During the 26th UN Climate Change Conference (COP26) in Glasgow, Scotland last year, developing countries put forward a proposal to create a Finance Facility for Loss and Damage (FFLD), which was not accepted by developed countries. Instead, they replaced it by setting up the Glasgow Dialogue on Finance for Loss and Damage, which would carry on for three years before it would have any outcome.
Needless to say, this was a great disappointment for all the developing countries attending COP26. However, one important development that did happen in Glasgow outside the main COP event was the setting up of a new loss and damage fund by the First Minister of Scotland Nicola Sturgeon, who challenged others to match her contribution. Since then, the government of the province of Wallonia in Belgium has promised funds, as have several philanthropic foundations. More recently, Denmark was the first party to the United Nations Framework Convention on Climate Change (UNFCCC) to have allocated funds specifically for addressing loss and damage caused by climate change.
At the same time, the finance ministers of the member-states of the Climate Vulnerable Forum (CVF), who are known as the V20, also created a loss and damage funding window in their own multi-donor fund.
Earlier this month, the Government of Scotland invited representatives from all the governments and organisations who have stepped up to address loss and damage on the ground for a two-day conference in Edinburgh, together with the high-level champions of the UNFCCC whose role is to engage with non-state actors on the platform’s behalf.
I was invited to speak with First Minister Nicola Sturgeon at the opening session of the conference, where she reiterated her three principles for funding loss and damage: first, the funds must be new and additional; second, the funds should be provided as grants and not as loans; and third, they must be explicitly allocated to address loss and damage from human-induced climate change.
At the end of the conference, a new coalition of actors, both governments and organisations, is emerging. These actors are addressing losses and damages from human-induced climate change now.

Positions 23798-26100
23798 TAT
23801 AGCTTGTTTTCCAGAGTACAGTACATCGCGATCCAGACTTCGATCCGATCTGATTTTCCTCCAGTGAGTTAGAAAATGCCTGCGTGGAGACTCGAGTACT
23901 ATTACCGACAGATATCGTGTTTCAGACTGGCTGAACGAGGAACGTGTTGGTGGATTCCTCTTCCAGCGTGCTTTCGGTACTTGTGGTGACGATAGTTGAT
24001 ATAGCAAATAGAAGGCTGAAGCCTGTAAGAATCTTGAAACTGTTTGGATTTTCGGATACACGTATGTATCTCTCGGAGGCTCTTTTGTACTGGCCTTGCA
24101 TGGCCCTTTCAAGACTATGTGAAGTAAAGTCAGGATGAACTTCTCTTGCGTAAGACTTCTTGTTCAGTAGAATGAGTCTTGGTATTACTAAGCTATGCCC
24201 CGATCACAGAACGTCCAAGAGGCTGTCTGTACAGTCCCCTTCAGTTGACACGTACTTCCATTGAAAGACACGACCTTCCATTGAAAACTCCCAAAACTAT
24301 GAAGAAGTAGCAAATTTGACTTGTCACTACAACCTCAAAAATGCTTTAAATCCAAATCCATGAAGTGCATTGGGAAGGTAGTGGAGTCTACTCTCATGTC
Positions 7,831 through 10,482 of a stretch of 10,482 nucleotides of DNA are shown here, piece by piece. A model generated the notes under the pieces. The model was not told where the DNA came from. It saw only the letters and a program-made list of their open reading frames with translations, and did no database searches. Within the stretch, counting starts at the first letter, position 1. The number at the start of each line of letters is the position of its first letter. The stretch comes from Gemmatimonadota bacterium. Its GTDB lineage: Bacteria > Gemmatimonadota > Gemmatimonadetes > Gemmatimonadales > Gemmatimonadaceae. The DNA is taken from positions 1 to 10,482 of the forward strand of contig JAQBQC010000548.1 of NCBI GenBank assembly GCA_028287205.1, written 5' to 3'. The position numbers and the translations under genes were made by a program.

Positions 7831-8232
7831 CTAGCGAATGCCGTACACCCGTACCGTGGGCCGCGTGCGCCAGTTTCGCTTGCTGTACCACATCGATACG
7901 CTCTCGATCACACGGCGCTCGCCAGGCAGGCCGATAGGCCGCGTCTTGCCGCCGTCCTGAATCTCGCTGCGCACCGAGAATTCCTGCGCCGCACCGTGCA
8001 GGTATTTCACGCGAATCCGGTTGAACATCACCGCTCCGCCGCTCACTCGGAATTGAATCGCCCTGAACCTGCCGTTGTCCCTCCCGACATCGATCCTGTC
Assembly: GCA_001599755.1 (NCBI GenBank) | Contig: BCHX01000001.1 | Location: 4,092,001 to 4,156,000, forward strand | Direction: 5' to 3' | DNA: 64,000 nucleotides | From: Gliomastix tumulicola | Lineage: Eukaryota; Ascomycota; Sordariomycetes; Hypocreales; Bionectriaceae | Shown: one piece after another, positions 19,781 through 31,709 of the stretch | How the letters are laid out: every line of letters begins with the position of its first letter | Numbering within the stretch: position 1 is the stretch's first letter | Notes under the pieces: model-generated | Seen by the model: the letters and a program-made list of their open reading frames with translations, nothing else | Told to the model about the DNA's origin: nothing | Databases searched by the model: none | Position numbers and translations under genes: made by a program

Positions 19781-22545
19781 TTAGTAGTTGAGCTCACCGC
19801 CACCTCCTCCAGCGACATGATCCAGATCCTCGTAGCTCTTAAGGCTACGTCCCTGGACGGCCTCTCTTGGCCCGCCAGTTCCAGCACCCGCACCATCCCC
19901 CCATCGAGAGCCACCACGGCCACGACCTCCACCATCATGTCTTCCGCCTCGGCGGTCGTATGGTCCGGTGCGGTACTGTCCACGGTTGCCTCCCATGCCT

The challenge will now be felt at COP27, due to be held in Egypt next month. Ahead of the conference, Pakistan, on behalf of all the developing countries, has tabled the agenda of finance for loss and damage once again, and it needs to be approved at the beginning of COP27. If any country opposes this agenda item and thus causes it to not be adopted, then it will signal a failure of COP27 before it even starts officially.
However, assuming that the agenda item is not blocked, the negotiations can proceed with a view to having a decision at the end of COP27 to establish an FFLD by COP28, to be held in Abu Dhabi next year. Such a result will indicate genuine progress at COP27.
At the same time, as last year’s conference was held in Edinburgh, there was another important meeting of the V20 and G7 finance ministers in Washington, DC on the sidelines of the annual meeting of the International Monetary Fund (IMF) and World Bank, where the two groups of finance ministers also agreed to address loss and damage from climate change. The details of how this will be achieved in practice still remain to be explained, but it is indeed a good development.
The upcoming COP27 may be the 27th climate conference, but it will be the first such event in the new era of loss and damage from human-induced climate change. This summit of global leaders must rise to the occasion and genuinely address the reality of losses and damages happening because of human-induced climate change all around the world.
Originally this article was published on October 18, 2022 at Daily Star. The author Prof. Saleemul Huq is the director of the International Centre for Climate Change and Development (ICCCAD) at the Independent University, Bangladesh (IUB).